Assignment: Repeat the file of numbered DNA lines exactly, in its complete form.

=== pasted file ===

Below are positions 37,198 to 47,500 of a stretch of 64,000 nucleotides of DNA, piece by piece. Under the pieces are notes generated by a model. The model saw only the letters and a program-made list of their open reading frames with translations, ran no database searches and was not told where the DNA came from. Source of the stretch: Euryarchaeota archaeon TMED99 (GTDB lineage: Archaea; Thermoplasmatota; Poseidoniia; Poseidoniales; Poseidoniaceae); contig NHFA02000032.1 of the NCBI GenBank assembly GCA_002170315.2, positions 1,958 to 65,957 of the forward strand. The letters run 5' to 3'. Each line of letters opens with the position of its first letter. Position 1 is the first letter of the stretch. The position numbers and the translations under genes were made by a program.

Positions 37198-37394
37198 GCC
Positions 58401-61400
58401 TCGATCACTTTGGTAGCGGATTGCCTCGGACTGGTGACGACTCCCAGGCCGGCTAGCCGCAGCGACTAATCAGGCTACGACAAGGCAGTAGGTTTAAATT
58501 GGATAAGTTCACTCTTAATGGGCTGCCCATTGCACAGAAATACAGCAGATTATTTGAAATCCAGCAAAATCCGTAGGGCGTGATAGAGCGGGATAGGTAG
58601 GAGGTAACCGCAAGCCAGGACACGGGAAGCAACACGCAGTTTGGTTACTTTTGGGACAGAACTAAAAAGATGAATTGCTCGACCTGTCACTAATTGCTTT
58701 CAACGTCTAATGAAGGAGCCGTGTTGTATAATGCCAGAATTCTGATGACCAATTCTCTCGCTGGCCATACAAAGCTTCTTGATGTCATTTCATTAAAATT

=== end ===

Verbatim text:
Below are positions 37,198 to 47,500 of a stretch of 64,000 nucleotides of DNA, piece by piece. Under the pieces are notes generated by a model. The model saw only the letters and a program-made list of their open reading frames with translations, ran no database searches and was not told where the DNA came from. Source of the stretch: Euryarchaeota archaeon TMED99 (GTDB lineage: Archaea; Thermoplasmatota; Poseidoniia; Poseidoniales; Poseidoniaceae); contig NHFA02000032.1 of the NCBI GenBank assembly GCA_002170315.2, positions 1,958 to 65,957 of the forward strand. The letters run 5' to 3'. Each line of letters opens with the position of its first letter. Position 1 is the first letter of the stretch. The position numbers and the translations under genes were made by a program.

Positions 37198-37394
37198 GCC
Positions 58401-61400
58401 TCGATCACTTTGGTAGCGGATTGCCTCGGACTGGTGACGACTCCCAGGCCGGCTAGCCGCAGCGACTAATCAGGCTACGACAAGGCAGTAGGTTTAAATT
58501 GGATAAGTTCACTCTTAATGGGCTGCCCATTGCACAGAAATACAGCAGATTATTTGAAATCCAGCAAAATCCGTAGGGCGTGATAGAGCGGGATAGGTAG
58601 GAGGTAACCGCAAGCCAGGACACGGGAAGCAACACGCAGTTTGGTTACTTTTGGGACAGAACTAAAAAGATGAATTGCTCGACCTGTCACTAATTGCTTT
58701 CAACGTCTAATGAAGGAGCCGTGTTGTATAATGCCAGAATTCTGATGACCAATTCTCTCGCTGGCCATACAAAGCTTCTTGATGTCATTTCATTAAAATT